The evening before my flight, I was just settling into a hotel room when the electricity turned off. It happens almost every day in this part of the world so I thought nothing of it. After it came back on a few seconds later, the fire alarm started ringing and then promptly turned off a few seconds later. This does not happen almost every day, but electrical things generally don't work very well in South-East Asia, so I thought nothing of it. Five minutes after that, the electricity turned off again, and this time didn't come back on.
My room was on the third floor, and as soon as I opened the door, I could see thick black smoke filling the stairwell. I ran down to the second floor where the hallway was virtually invisible. There wasn't a single sound to be heard, so I assumed the fire had been put out. I could see the shape of a person in the hallway of the second floor, so I made my way over to him. I don't know why, but I always assumed that stuffing a t-shirt into my face would act as a gas mask against the smoke, but it didn't work as well as I thought. The man in the hallway was currently spraying a fire extinguisher in the general direction of the roof. 'Is there anything I can do to help?' I asked. He removed the cloth from his face for long enough to ask 'You know anything about electrics?'. 'Not when they're on fire.' I replied.
We descended down to the ground floor which was mostly smoke free, but only a few seconds later, the huge cloud of thick, black smoke appeared from out of the stairwell and started to fill the lobby. I never found out what caused the fire. All the guests on the second floor had to change hotels, but lucky for me, because the smoke was so heavy, it never made it up to my floor. An hour later and I was asleep again.
In the morning, I flew with AirAsia to Singapore, for the second time in my trip. I made my way to the same hostel I had stayed in the previous time, and got chatting to a Canadian pilot called Chris. Struggling to find any work besides chartering cargo into the Arctic, he now lives in Jakarta, working for a domestic airline. We headed to the same restaurant I had eaten at on my birthday and was delighted to find that Sri, the sweet Indian lady that ran it, remembered my name. She had also taken my picture that evening, and proudly showed me the photo that was now stuck on the wall!
The next day, I slipped out of the hostel before Javier, the hyperactive Mexican in the bunk below me, woke up. I made my way to Orchard Road and met my Dad, who had, like me, flown to Singapore with two intentions: To see each other and to watch the Grand Prix. I still haven't decided what order those are in! We had a fantastic weekend together and the Singapore Grand Prix was such a special experience. On Friday afternoon, we entered the track and began to wander. We walked past and wished good luck to a number of drivers and team members, whose names I won't bore you with. As part of the weekend ticket, we were eligible for free rides on the Singapore Flyer, the largest observation wheel in the world, which was actually inside the circuit. The views didn't disappoint.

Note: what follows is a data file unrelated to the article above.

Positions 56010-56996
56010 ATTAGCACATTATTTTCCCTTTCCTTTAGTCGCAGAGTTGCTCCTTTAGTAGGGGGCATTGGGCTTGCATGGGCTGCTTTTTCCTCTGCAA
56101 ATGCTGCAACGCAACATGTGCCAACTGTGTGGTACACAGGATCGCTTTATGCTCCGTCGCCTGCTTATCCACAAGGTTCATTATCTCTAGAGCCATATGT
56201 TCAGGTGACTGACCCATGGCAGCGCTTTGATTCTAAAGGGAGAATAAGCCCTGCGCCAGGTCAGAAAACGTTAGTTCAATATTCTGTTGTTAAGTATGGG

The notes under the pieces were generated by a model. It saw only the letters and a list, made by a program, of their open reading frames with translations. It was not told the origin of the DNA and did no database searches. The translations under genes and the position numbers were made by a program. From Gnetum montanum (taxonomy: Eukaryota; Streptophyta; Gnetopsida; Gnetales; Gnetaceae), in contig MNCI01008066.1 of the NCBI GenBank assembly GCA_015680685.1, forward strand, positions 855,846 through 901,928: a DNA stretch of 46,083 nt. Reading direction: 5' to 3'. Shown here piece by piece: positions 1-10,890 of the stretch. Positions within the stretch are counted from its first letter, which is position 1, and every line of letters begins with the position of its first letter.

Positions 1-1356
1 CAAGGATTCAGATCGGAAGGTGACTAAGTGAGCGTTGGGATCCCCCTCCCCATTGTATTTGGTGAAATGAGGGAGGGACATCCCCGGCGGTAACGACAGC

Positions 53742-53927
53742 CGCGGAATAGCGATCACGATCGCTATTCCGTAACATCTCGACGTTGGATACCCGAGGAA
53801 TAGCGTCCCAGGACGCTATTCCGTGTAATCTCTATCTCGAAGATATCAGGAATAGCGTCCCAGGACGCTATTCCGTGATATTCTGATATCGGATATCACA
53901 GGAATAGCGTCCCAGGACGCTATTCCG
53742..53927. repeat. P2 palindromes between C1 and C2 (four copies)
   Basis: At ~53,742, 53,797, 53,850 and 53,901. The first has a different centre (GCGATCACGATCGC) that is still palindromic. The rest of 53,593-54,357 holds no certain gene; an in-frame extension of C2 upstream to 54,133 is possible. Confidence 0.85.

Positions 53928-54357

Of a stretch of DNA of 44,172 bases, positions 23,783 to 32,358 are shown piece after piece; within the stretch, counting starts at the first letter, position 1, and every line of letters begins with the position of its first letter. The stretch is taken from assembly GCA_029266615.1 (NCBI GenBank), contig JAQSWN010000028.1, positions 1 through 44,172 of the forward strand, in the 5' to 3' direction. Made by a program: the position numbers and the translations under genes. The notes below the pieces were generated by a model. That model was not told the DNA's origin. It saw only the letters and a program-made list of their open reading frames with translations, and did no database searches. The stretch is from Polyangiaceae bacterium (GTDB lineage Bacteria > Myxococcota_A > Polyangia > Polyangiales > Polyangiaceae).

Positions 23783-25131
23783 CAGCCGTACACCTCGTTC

In the evenings, the queues for the food stalls were always long, but with shopping centres straddling the racetrack, we were able to eat a full steak dinner and be back at the track in an hour. On Sunday morning, Dad and I headed to Sentosa Island, the shiny theme park you might remember from my last post. This time, we headed to the Segway attraction and tried our hands on the famous 'personal transporters'. The guides told us that there was strictly no racing, but my father and I both knew that it would be impossible to stop us. We were given free reign to zoom around the dirt track with its sharp corners and undulating terrain. Using one was quite intuitive, and a hell of a lot more fun than walking!
When it was time for the F1 race, the perfect weekend was slightly sulleyed as we saw probably the dullest race of the season, but as soon as the leader crossed the finish line, a huge display of fireworks filled the sky. As the activity on the track drew to a close, the gates were opened and the spectators flooded onto the racetrack. Crowds began to form around the wire fence that separated the pit lane from the track as fans searched for their favourite drivers (or indeed, TV presenters!).
Exhausted from an unbelievable weekend, we headed back to the hotel ready to go our separate ways in the morning, me to Jakarta and my Dad back to England. Indonesia is up next, my final country before stopping in Australia, and after the luxury treatment of Singapore, I'm sure Jakarta will do its best to bring me back down to Earth with a bump!